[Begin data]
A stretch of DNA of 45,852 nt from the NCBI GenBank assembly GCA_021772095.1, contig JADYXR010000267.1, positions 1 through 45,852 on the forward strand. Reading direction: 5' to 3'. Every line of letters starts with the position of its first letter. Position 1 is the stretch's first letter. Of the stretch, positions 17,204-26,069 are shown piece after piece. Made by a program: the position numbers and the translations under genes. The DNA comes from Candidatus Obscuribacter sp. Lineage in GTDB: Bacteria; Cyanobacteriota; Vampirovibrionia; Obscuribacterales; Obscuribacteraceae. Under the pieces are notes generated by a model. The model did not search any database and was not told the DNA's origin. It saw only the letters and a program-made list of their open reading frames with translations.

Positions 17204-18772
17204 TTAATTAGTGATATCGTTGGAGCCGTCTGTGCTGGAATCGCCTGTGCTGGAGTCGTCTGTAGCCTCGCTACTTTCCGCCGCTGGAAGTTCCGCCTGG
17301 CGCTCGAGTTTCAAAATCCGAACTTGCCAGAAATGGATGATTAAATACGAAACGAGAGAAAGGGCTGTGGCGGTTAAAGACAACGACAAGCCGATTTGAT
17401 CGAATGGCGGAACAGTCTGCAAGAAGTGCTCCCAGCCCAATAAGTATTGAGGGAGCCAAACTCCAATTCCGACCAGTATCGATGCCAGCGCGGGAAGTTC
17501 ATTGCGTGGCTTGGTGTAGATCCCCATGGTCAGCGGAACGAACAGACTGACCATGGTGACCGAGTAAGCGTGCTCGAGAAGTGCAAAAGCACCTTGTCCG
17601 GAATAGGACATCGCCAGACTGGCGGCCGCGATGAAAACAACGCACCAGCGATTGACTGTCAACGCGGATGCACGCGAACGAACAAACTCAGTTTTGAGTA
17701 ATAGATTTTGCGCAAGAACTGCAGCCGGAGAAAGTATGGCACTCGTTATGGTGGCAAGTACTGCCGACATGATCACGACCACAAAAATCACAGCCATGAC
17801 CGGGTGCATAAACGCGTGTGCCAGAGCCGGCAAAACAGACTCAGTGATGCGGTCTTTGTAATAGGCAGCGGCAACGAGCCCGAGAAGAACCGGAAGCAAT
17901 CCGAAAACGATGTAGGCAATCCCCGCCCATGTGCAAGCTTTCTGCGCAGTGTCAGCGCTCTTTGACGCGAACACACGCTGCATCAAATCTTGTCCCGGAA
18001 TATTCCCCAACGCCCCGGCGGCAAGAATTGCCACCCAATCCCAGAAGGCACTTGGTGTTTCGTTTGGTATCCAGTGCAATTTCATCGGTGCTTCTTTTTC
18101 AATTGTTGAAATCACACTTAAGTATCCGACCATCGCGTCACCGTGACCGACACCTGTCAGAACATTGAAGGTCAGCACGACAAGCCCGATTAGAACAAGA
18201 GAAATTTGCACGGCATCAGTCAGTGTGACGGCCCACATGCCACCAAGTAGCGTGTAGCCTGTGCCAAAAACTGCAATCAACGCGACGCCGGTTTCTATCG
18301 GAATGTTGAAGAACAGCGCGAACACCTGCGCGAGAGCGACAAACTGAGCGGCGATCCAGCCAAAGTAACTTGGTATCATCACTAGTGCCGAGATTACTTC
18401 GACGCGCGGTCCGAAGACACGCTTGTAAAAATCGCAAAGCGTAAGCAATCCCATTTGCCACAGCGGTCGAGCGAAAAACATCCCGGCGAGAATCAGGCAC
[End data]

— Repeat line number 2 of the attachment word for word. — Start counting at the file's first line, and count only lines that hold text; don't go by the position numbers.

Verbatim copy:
Positions 17204-18772